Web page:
• Cognitive function is affected following an acquired brain injury (ABI), which can cause issues with sleep
  • Gastroesophageal reflux is common in children with cerebral palsy and is known to have a high incidence of feeding difficulties

Balancing the intake of specific fluids and foods allows the control of calories and required levels of protein and vitamins to address the needs of individual patients and manage their weight and the health of their skin.

Consuming a diet that promotes specific foods to aid recovery for a specific condition, for example the ‘MIND’ diet following brain injury, with berries, nuts, green leafy vegetables, wholegrains and oily fish, can boost resilience. Conversely, foods high in fat, salt, or sugar can be counter-productive and contribute to delayed or prolonged recovery and hinder therapy or treatment.

Our needs change as we grow

Everyone needs a blend of essential amino acids, fatty acids, carbohydrates, and a range of vitamins and minerals to sustain life and health. However, nutritional needs vary from one life stage to another, and the recommended intakes of macronutrients and micronutrients change relative to body size.

Cerebral palsy is a condition caused by a brain injury that occurs before the brain is fully developed. Children diagnosed are at high risk of developing nutritional deficiencies caused by eating and swallowing disorders which hinder growth and present challenges with weight management.

Elderly clients undergoing rehabilitation need appropriate levels of energy and nutrients to avoid malnutrition, with a clear association between low nutritional status and declining functional capacity. The introduction of additional energy and protein can help with muscle mass, strength, and physical mobility and lead to improved quality of life.

A dietitian works closely with other care professionals to apply scientific research to clinical recommendations and safeguard optimal nutrition to slow the natural decline in muscle function inevitable with age and promote improvements in physical activity and sleep.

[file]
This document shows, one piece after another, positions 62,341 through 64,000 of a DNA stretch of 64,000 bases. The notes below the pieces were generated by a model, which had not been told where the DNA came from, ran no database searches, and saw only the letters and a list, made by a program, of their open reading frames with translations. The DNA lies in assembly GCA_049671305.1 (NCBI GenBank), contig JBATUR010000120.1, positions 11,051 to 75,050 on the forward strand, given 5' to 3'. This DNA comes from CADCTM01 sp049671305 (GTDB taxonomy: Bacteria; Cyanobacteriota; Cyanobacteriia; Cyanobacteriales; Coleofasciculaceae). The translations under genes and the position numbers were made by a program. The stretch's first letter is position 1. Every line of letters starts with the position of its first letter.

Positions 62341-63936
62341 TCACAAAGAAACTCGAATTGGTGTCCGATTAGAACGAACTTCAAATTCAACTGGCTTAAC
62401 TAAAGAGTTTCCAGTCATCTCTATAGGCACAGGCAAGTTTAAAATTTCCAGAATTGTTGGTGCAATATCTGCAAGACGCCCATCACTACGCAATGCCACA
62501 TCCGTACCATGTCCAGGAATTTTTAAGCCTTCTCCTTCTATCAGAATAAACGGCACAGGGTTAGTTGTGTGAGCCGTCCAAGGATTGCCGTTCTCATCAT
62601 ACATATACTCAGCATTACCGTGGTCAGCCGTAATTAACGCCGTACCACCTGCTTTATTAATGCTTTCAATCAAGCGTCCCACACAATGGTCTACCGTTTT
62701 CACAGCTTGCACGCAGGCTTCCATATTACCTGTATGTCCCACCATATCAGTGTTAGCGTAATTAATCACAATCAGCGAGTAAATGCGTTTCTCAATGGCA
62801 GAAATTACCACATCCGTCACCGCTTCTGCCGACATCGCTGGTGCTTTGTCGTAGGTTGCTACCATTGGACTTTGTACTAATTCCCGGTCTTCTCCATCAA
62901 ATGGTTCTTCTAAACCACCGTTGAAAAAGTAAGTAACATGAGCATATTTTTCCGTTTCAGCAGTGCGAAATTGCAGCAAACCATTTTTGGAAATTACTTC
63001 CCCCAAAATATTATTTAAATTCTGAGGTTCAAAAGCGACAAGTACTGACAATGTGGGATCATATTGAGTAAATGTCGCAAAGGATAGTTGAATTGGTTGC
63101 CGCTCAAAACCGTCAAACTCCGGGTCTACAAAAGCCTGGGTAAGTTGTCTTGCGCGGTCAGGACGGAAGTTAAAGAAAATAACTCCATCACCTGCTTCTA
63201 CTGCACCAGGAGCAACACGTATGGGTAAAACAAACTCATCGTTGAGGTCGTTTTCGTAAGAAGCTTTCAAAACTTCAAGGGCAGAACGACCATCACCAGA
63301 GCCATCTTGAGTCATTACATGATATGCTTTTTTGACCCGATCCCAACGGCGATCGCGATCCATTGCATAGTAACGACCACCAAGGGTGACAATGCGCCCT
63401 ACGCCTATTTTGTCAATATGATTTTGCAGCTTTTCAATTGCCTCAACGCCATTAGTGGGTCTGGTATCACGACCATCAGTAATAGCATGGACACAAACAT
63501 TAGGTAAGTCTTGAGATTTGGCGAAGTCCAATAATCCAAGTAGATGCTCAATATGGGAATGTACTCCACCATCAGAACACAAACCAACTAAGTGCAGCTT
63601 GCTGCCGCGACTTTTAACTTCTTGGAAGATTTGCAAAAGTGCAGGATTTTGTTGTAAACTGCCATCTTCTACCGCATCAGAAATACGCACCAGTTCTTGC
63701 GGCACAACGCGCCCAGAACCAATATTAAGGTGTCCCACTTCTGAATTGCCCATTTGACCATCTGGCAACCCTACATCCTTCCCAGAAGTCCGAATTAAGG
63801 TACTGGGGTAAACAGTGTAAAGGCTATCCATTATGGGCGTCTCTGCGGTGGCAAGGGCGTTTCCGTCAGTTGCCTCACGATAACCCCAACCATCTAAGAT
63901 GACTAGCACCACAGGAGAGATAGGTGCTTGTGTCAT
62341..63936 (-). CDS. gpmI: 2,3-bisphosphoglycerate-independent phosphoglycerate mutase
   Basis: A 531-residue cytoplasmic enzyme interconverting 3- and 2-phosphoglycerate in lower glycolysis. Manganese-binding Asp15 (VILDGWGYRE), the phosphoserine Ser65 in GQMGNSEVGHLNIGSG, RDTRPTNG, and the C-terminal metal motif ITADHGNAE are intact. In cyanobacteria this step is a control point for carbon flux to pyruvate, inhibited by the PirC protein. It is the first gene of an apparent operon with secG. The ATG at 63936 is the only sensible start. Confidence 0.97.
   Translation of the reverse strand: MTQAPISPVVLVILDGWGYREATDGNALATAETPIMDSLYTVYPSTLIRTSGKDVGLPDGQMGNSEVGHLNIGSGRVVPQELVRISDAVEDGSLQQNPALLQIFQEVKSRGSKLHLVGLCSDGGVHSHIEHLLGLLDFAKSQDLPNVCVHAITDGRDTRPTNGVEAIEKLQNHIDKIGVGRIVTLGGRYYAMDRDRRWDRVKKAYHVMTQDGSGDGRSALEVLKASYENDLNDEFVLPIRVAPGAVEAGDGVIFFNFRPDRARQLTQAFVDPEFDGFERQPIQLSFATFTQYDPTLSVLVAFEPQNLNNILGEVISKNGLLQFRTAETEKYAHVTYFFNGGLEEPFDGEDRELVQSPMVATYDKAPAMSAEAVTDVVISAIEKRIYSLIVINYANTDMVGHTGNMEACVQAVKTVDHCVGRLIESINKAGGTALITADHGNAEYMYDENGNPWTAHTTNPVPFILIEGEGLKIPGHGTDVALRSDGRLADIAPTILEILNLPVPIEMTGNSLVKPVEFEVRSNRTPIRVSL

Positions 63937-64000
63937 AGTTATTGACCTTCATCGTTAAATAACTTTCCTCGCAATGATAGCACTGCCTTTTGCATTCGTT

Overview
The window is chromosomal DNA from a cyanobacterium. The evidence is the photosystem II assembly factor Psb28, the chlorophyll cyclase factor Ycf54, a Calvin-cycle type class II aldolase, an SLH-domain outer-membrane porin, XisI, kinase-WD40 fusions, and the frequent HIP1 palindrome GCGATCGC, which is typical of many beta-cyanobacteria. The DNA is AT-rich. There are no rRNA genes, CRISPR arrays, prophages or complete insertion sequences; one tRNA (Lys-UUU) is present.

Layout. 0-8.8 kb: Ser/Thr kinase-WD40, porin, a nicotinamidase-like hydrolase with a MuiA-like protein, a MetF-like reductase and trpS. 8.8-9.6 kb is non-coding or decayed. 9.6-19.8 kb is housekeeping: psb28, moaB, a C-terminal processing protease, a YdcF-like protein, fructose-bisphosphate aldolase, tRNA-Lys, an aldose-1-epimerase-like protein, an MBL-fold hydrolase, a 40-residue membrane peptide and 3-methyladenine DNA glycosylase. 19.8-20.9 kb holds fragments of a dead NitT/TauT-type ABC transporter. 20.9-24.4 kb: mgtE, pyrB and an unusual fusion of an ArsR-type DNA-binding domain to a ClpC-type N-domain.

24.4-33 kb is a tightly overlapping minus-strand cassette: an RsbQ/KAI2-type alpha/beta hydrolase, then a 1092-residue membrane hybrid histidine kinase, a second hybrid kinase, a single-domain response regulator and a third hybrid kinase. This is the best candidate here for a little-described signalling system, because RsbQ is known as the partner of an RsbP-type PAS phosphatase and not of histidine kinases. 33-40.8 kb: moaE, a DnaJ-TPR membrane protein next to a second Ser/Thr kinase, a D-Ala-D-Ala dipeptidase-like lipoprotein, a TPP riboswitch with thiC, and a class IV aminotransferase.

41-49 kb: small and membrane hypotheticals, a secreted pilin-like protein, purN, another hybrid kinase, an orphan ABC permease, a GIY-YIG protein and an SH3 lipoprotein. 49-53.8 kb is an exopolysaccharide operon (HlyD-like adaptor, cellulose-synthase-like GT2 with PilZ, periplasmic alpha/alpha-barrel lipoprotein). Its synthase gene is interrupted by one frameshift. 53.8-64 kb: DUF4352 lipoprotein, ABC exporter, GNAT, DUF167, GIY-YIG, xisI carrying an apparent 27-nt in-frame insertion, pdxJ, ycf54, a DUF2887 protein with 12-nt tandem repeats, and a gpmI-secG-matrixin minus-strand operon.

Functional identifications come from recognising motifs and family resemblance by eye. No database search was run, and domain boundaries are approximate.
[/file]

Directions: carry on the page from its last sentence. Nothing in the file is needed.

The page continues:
The role of a dietitian

Dietitians from Bush & Co work alongside physiotherapists, occupational therapists, nurses, catastrophic injury case managers and other professionals to deliver holistic care plans tailored to individual patients that have experienced an ABI, SCI, illness, or other major injury or trauma.

In their capacity as a nutrition care specialist, dietetic expert witness testimony can be used to assess if the standards of care or regulations have been met in the care of a patient using fact-based evidence gathered through an evaluation of medical records, biochemical results, nutritional assessments, and all other pertinent information.

Those impacted by birth injury and acquired brain and spinal injuries frequently need dietetic monitoring to adjust to care plans through the person’s lifetime, and dietetic expert witness quantum reports outline future care needs to allow lifelong dietetic support.

Nutritional interventions aligned with exercise programs help retain and develop cognitive function and engage patients in their treatment program. Good nutrition and hydration lead to enhanced health and well-being, which in turn increases a patient’s resilience and ability to recover from injury.